The magic number that some anthropologists believe is the cognitive limit to how many people we can maintain stable social relationships is 150.
This number has added significance to me as a business owner. More than that and it’s impossible to have a meaningful relationship with every staff member. This is a troubling thought but a reality of success.
Our company, Funding Circle, has grown from 25 to 95 employees in the past 12 months in the US, and now has almost 300 team members globally. As the team continues to grow, one thing I’m focused on is keeping intact the culture the early leadership team worked very hard to create. Over the past the year, I’ve learned four valuable lessons about scaling culture in a high-growth business.
With pressure to grow quickly, it can be tempting to cut corners and hire prematurely. Don’t. Hiring mistakes at very best are painful. At a senior level, it could be fatal.
Employees learn culture by interacting with other employees, so a thoughtful approach to building and developing the right team is vital. There are two important things to consider here.
First, build a relatively flexible hiring system that can scale because it can be taught and repeated. Second, invest heavily in hiring and training people who are going to hire the best people. Give them the tools to hire good people themselves, or the chance of culture drift grows.
Related: Top 7 Hiring Mistakes for Startups
As a team grows so too will its diversity. It will go from a small, tight-knit family feel to what, hopefully, will be a really interesting, diverse and large group of people united by a common goal, values and strong cultural fabric.
To make this transition successful, it’s critical the early founding team identifies and communicates the key pillars of your organization’s culture. The reality is, “good culture” is like “good ice cream” – there are plenty of different delicious flavors. The key is to identify your culture, understand what it is all about and make sure it is perpetuated as you scale. Root out “bad culture” as you see it.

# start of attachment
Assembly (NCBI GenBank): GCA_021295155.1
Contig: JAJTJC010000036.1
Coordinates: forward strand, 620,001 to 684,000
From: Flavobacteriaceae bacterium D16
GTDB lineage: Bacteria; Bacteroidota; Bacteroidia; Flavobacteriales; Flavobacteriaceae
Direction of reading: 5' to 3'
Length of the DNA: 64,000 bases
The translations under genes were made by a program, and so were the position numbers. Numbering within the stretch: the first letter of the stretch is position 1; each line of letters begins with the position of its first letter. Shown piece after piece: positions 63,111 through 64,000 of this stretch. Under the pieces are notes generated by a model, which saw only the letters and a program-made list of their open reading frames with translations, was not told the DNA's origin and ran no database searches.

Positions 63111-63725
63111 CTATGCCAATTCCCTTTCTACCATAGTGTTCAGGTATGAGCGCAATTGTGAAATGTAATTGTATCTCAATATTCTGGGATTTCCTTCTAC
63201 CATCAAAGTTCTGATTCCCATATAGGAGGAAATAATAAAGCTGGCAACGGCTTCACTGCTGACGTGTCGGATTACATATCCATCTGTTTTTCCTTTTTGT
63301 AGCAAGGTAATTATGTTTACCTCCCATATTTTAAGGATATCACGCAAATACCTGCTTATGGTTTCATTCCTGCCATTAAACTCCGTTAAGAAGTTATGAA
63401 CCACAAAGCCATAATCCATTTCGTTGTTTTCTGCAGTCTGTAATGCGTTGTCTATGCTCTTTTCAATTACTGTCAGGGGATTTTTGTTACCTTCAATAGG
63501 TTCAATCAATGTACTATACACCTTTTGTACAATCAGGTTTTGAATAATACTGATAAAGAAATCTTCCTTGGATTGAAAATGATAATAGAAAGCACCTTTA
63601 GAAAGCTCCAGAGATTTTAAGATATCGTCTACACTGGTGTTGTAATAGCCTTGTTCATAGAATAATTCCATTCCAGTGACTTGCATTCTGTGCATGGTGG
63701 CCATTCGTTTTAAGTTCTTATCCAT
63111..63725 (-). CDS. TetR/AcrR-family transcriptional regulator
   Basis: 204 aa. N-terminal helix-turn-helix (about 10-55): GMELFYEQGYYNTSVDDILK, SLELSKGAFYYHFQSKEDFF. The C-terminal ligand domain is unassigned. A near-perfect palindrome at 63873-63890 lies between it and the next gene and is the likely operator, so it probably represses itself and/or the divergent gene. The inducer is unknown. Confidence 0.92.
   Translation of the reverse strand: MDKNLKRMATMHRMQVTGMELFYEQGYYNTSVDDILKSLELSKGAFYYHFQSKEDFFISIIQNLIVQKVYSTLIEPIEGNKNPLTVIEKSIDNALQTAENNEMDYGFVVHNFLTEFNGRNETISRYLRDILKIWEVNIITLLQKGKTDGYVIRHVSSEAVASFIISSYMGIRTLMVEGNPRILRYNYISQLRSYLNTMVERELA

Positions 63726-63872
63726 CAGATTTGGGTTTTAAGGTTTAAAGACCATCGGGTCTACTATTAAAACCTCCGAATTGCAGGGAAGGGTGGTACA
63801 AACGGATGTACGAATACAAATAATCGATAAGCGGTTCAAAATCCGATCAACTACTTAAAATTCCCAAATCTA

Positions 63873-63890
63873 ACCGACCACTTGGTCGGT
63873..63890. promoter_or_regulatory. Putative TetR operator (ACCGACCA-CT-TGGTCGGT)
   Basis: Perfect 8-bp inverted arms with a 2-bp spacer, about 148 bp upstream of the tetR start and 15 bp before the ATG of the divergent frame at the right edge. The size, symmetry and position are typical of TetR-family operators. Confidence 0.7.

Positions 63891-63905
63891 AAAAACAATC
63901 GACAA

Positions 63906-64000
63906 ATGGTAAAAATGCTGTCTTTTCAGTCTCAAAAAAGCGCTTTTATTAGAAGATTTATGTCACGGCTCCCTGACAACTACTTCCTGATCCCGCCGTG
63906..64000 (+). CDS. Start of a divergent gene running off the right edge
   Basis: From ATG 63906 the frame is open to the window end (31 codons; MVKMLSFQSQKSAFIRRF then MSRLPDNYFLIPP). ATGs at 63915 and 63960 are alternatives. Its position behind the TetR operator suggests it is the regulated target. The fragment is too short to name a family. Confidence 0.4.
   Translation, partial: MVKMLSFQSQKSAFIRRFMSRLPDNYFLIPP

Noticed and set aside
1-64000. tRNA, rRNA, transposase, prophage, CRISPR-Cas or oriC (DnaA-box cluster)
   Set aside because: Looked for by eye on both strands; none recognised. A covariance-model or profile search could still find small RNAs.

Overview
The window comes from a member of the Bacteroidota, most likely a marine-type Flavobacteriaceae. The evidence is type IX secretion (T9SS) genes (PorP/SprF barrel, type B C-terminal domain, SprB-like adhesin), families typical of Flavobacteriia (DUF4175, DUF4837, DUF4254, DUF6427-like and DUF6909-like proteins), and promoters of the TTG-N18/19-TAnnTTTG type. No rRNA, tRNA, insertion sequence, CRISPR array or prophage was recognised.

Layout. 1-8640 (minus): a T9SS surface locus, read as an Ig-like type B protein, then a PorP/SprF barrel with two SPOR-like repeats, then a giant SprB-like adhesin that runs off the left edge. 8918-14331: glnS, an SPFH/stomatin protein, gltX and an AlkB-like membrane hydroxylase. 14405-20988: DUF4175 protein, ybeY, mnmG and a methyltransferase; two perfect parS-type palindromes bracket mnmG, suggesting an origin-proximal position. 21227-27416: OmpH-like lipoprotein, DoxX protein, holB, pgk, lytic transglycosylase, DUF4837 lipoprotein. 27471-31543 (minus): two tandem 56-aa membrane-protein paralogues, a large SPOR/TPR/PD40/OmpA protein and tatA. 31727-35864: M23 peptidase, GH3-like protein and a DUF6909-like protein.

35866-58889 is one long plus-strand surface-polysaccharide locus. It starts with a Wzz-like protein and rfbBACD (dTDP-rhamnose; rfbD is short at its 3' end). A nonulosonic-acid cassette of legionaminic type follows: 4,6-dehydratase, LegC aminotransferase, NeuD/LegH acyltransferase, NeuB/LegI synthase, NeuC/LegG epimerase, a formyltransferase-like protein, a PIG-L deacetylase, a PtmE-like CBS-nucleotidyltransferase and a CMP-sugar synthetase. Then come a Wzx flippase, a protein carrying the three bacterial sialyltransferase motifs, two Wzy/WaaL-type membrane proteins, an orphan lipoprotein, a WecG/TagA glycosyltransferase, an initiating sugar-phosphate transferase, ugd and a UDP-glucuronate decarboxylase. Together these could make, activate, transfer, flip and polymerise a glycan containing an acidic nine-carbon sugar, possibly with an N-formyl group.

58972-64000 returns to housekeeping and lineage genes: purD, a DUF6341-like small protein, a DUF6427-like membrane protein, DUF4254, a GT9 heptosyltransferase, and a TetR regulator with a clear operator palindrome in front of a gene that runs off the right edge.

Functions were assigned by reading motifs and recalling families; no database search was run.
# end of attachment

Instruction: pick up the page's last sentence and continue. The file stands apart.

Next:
As part of this, think about how your culture can be ‘bottom up” as well as “top down.” Sub-cultures may start to emerge, especially across teams or regional offices with their own personalities and quirks. This is okay. It’s good to have ways to stay small within a growing company, so long as everybody is acting in line with the “big” cultural pillars. For us, that is our values around openness or standing together).
For example, we have a network of employee clubs that have nothing to do with linear hierarchy or, in most cases, the work itself. From volunteer groups to the rooftop garden club, these emerged from the grass roots and play a very important role in creating a higher level of social inclusion, engagement and communication in the office.
Jack Welch, the chairman and CEO of General Electric, once said that good business leaders create a vision, articulate the vision, passionately own the vision and relentlessly drive it to completion.
Don’t worry about saying the same thing over and over. That’s a big part of the job. A good leader never gets bored selling their vision for the company and its culture. From “all hands” staff meetings to casual conversations around the water fountain, a leader’s job is to constantly reinforce their vision, and remind people why they come to work every day. Buying into the vision will help a team unite and connect on a deeper level, which will only help foster the cultural equity that formed when the company was smaller.
There aren’t enough hours in the day to attend every club meeting and bonding event, so pick a handful of culture-focused social activities that you will personally enjoy. You’ll be more likely to attend them and, importantly, genuinely connect with people who enjoy the same activities.
For example, I try to never miss a weekly company basketball game, am excited about a new breakfast sandwich club at our office, and will usually be first out the door to grab a beer and burger at the local dive bar to celebrate a big win for the company. It’s also important to structure ways to interact with a broader set of people. Sitting in an open plan office, eating lunch in the kitchen and riding the same elevator as a colleague will help develop open communication, transparency and trust, each an integral characteristic of a strong culture.
Written by Sam Hodges, Co-founder of Funding Circle USA. Copyright 2015 by Entrepreneur Media, Inc. All rights reserved. www.entrepreneur.com